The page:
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Thursday, 29 October 2020

US says 'can't tolerate' attacks by Iranian-backed militias in Iraq

AFP , Thursday 1 Oct 2020
Iraq
FILE PHOTO Popular Mobilisation Forces (PMF) fighters ride in a tank near the Iraqi-Syrian border in al-Qaim, Iraq November 26, 2018 REUTERS
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Washington warned Thursday that it would not tolerate attacks on US interests in Iraq by Iran-backed militias, as Baghdad worries about a possible US withdrawal.

"We can't tolerate the threats to our people, our men and women serving abroad," David Schenker, assistant secretary of state, for near Eastern affairs, told reporters.

Schenker did not confirm or deny a reported US threat to withdraw its troop and close its embassy in Baghdad unless the attacks against them stop.

"We are working, and we look forward to continuing to work with our Iraqi partners to keep our personnel and our facility safe," he said.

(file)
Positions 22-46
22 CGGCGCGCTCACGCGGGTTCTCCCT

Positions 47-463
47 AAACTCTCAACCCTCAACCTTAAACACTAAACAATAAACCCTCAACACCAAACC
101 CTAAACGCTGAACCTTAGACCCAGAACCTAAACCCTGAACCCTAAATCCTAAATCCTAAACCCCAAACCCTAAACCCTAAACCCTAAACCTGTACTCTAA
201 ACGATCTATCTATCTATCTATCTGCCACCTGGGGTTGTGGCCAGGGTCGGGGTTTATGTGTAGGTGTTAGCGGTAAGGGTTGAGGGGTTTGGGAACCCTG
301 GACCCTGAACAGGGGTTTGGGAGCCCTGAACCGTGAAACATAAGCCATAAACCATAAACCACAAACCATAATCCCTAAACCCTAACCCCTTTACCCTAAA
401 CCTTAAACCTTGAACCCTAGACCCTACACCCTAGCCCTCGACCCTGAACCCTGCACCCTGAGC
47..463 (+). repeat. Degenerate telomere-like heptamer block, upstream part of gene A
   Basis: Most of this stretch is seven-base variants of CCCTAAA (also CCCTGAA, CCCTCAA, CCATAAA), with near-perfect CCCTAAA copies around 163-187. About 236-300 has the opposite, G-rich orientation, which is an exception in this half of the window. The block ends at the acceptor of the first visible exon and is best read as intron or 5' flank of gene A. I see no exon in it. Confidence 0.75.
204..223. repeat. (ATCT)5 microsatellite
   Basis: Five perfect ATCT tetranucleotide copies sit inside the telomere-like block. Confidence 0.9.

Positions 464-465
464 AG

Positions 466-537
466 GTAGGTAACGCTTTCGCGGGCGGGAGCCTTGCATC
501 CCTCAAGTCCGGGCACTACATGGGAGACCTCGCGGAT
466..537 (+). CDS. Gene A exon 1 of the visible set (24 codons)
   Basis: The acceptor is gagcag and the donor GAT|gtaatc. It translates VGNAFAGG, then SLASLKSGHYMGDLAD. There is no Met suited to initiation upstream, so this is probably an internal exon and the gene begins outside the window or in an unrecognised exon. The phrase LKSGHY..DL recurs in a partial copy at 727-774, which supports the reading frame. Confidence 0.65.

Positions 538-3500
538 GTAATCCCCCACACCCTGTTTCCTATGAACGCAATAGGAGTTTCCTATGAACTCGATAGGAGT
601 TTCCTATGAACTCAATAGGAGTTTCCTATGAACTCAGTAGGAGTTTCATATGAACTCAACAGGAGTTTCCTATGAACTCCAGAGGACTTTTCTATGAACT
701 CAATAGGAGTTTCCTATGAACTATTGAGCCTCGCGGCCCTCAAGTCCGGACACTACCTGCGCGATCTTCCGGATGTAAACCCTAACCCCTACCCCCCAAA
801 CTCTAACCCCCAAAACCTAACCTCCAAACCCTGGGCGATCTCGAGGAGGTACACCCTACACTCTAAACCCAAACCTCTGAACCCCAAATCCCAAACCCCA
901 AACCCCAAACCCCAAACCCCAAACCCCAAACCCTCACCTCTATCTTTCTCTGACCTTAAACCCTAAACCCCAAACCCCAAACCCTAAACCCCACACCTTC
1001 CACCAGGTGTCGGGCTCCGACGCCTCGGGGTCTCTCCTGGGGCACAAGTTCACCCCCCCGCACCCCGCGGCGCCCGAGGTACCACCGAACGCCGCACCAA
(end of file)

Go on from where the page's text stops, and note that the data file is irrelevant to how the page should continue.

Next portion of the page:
Several political and diplomatic sources have told AFP that US Secretary of State Mike Pompeo issued an ultimatum last week that all US personnel would leave Iraq unless the government puts a stop to a rash of attacks against them.

On Monday a wayward rocket targeting American troops killed seven civilians near Baghdad -- one of around 40 attacks targeting US interests since early August.

Iraq said Monday it was "not happy" with the reported pullout threat.

A US withdrawal could lead to further pullouts by members of the US-led coalition fighting holdout jihadists, which would be "dangerous, because the Islamic State group threatens not only Iraq but the whole region," Iraqi Foreign Minister Fuad Hussein said.

Iraq has long been caught in a tug-of-war between its allies Iran and the US, rendered rockier by Washington's "maximum pressure" policy against Tehran since 2018.

On Wednesday evening several rockets fell in Iraq's autonomous Kurdish region in the environs of a base used by the Democratic Party of Iranian Kurdistan, a commander for that group said.

Kurdish Iraqi authorities pinned the blame on the Hashed al-Shaabi, an Iraqi state-sponsored paramilitary network dominated by pro-Iran forces.

"The single biggest problem in Iraq is the Iranian-backed militias that are undermining stability there, and attacking the United States," Schenker said.

"The arms are not under the control of the central government. Groups continue to launch rockets at our embassy, attack Americans," he said.

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